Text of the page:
‘FireD’ the next dimension in Community EngagementAugust 9, 2018
The emergence of Virtual Reality and Community Engagement
Virtual reality has been used as a tool for immersing gamers, engineers and managers in content rich environments for decades. Only recently however has the technology reached levels of maturity and cost effectiveness in which it can be used for public sector campaigns, awareness messaging and broader public experience training.
With the release of the latest generation head mounted displays and tracking technology improvements, gone are the days of the nausea generating, migraine inducing low quality visual systems of yesteryear. Current systems are robust, relatively cheap and can accept high quality content from a wide variety of sources.
Virtual technologies can be used to provide strong messaging to the public in an engaging and thought-provoking way. We’ve heard of the concept of 3D, three-dimensional video. 4D has made its appearance in theatres with the introduction of wind and rain effects. We propose to introduce FireD. FireD combines traditional virtual reality, with full immersion fire effects and escalating scenarios that engage people and provoke a positive response in preparedness for fire.
The FLAIM Trainer™ is an Australian technology developed by FLAIM Systems Pty Ltd, a Geelong based start-up, has been designed to immerse and train firefighters at all levels in complex firefighting techniques and experiences. The technology builds upon the fundamentals of virtual reality by including ‘haptic’ or force feedback hose systems that provide realistic jet reaction forces, heated suits to simulate the effects of a firefighting in hot environments, and immersive sound effects.
One of the interesting things discovered by the FLAIM Systems team was that the technology appealed to a much wider audience.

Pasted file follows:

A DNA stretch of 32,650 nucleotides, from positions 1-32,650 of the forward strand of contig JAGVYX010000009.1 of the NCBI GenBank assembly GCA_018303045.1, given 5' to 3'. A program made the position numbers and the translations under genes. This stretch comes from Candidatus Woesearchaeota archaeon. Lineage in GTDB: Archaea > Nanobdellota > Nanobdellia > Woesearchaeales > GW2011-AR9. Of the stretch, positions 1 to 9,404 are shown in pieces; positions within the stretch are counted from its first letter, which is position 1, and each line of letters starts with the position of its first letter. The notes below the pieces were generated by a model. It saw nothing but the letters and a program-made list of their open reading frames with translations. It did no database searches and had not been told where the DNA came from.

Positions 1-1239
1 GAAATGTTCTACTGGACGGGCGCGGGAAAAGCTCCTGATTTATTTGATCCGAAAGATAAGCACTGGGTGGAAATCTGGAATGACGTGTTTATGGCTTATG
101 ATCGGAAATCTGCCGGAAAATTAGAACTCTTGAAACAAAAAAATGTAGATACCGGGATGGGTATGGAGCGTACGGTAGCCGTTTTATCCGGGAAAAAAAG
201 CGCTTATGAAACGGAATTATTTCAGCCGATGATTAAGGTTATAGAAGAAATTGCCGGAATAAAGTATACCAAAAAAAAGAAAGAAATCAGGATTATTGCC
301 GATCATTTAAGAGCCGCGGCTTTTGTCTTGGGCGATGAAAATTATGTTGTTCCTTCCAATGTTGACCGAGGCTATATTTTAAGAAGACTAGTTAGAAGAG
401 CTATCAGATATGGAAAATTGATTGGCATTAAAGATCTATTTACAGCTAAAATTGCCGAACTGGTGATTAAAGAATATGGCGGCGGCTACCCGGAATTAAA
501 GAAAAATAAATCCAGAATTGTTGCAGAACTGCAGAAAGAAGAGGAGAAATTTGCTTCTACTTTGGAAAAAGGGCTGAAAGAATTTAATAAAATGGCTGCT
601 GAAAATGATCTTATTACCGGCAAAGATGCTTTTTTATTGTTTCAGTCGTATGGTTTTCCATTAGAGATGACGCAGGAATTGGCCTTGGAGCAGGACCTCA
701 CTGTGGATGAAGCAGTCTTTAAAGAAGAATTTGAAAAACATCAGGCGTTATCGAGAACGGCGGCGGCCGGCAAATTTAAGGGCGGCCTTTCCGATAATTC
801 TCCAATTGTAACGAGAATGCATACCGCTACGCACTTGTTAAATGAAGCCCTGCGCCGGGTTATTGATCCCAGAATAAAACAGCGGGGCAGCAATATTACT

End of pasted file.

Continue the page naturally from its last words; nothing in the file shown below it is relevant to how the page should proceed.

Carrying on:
In January 2017, the FLAIM Trainer™ system prototype was demonstrated at the Consumer Electronics Show (CES) in Las Vegas California. Attracting over 180,000 visitors, CES is a showcase of new technologies. FLAIM Trainer™ was selected to represent ‘the next big thing’ in virtual training for enterprise applications but something else happened. Videos of a wide demographic from celebrities to mums and dads were posted online with one video released by a technology website attracting 1.6Million hits in its first week. A true viral video.
When showcasing the technology at trade shows and public events, a line forms (sometimes out the door) of children, adults and the elderly. All wanting to experience what it’s like to be a firefighter, but also commenting after the experience, how hard the work is, how much respect they have for those wearing the uniform, and how they really need to revisit their family fire plans and look at purchasing fire extinguishers and fire blankets. Ages from 4 to 85 have used the system and we often find children crawling around on the floor under the smoke layer (neutral plane) and understanding the ‘get down low and go-go-go’ message. Virtual reality enables this effect to be experienced in a tactile manner that is impossible with smoke machines or video alone.
Next Steps – Building Community Engagement and Education
What if it were possible to place virtual reality technologies into shopping centres over school holiday and provide children with a ‘real life’ experience of escaping their home during a fire. Alternatively, give them the opportunity to ‘attack’ a fire and experience firefighting first hand. I personally joined the CFA as a third-generation volunteer in my family because I grew up riding in the fire truck on Sunday drives with my father. Sadly, this is no longer possible due to safety concerns, but I can’t help but think this might be leading the demise of volunteering in our communities. How can we give our children the feeling of helping the community and engage them at an early age?
Shopping centres, school visits, sporting events, public open days could all benefit from having a system such as FLAIM Trainer™ and the FireD concept generating interest in the community and prompting the discussions that we all need to have on fire safety in our homes.
This post was originally posted on to Facebook on 08 January 2018.